June 2017
Volume 58, Issue 8
Open Access
ARVO Annual Meeting Abstract  |   June 2017
Characterization and Genetic Analysis of Cynomolgus Monkeys with Hereditary Macular Drusen
Author Affiliations & Notes
  • Akiko Suga
    National Institute of Sensory Organs, National Hospital Organization, Tokyo, Japan
  • Mao Nakayama
    National Institute of Sensory Organs, National Hospital Organization, Tokyo, Japan
  • Zai-Long Chi
    Laboratory of Neurovascular Biology, The Eye Hospital of Wenzhou Medical University, Wenzhou, China
  • Atsushi Mizota
    Department of Ophthalmology, Teikyo University School of Medicine, Tokyo, Japan
  • Nobuhiro Shimozawa
    Tsukuba Primate Research Center, National Institute of Biomedical Innovation, Tsukuba, Japan
  • kazutoshi yoshitake
    National Institute of Sensory Organs, National Hospital Organization, Tokyo, Japan
  • Takeshi Iwata
    National Institute of Sensory Organs, National Hospital Organization, Tokyo, Japan
  • Footnotes
    Commercial Relationships   Akiko Suga, None; Mao Nakayama, None; Zai-Long Chi, None; Atsushi Mizota, None; Nobuhiro Shimozawa, None; kazutoshi yoshitake, None; Takeshi Iwata, None
  • Footnotes
    Support  JSPS Kakenhi 15K10914
Investigative Ophthalmology & Visual Science June 2017, Vol.58, 1853. doi:
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      Akiko Suga, Mao Nakayama, Zai-Long Chi, Atsushi Mizota, Nobuhiro Shimozawa, kazutoshi yoshitake, Takeshi Iwata; Characterization and Genetic Analysis of Cynomolgus Monkeys with Hereditary Macular Drusen. Invest. Ophthalmol. Vis. Sci. 2017;58(8):1853.

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      © ARVO (1962-2015); The Authors (2016-present)

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Abstract

Purpose : Macular drusen are thought as a hallmark of early phase of age-related macular degeneration, but the mechanisms of extracellular debris accumulation between retinal pigment epithelium (RPE) and Bruch′s membrane is not clearly understood. We have previously reported a cynomolgus monkey pedigree with early-onset drusen accumulation (Umeda et al., IOVS 2005, Umeda et al., J FASEB 2005). To characterize the pathology and causal genes for this inherited symptom, cellular and genetic analyses were performed.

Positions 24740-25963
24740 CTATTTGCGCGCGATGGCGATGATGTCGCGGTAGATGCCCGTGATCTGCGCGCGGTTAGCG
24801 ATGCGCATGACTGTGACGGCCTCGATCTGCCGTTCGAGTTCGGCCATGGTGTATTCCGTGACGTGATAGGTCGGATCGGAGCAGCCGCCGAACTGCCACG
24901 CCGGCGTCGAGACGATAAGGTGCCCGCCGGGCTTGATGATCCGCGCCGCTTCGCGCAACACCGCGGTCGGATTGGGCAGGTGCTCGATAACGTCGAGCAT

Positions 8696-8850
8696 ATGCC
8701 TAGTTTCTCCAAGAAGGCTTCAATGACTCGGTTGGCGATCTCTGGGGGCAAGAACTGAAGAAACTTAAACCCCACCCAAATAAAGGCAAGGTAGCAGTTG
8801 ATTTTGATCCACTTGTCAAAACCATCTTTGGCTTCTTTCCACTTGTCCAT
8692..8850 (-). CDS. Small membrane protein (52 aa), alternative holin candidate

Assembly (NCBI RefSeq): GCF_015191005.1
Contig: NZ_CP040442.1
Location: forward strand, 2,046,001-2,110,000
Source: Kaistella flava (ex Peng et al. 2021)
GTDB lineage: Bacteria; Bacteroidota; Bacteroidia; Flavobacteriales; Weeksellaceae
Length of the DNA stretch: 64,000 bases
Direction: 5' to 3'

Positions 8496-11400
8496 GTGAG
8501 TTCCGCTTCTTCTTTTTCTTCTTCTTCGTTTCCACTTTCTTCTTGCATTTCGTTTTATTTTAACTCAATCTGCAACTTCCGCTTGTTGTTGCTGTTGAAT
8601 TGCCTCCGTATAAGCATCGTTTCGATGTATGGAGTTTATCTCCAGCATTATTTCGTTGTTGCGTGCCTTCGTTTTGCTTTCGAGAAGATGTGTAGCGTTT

Methods : A Cynomolgus monkey (Macaca fascicularis) pedigree with early-onset macular drusen was used for pathological and genetic studies. Primary monkey retinal pigment epithelial (RPE) cells were examined for phagocytotic activity, tight junction formation, and autophagic activities. Whole exome sequencing (WES) of 13 affected and 9 normal monkeys from the pedigree was performed. Additionally, whole genome sequencing (WGS) was performed on 4 affected and 3 normal monkeys. The sequencing reads were mapped to the Rhesus monkey genome sequence (rheMac2), and analyzed for the structural variations and studied by linkage analyses.

Results : RPE cells from drusen-affected monkeys showed lower phagocytotic activity. Two linkage analysis methods (MERLIN, Superlink-Online SNP) showed 15kb region with relatively high LOD score of 2.5 and 2.9, respectively in the chromosome 1. In this region, variations in 13 genes were co-segregated with the affected monkeys. We further filtered to 3 candidate genes based on the information of predicted damaging effect and protein function.

Conclusions : RPE cells from drusen monkeys were consistent with lower phagocytotic activity. Our genetic analysis suggested that a 15kb region in the chromosome 1 was related to the early-onset drusen phenotype of a cynomolgus monkey pedigree. Functional analysis of the 3 candidate genes will be discussed.

This is an abstract that was submitted for the 2017 ARVO Annual Meeting, held in Baltimore, MD, May 7-11, 2017.

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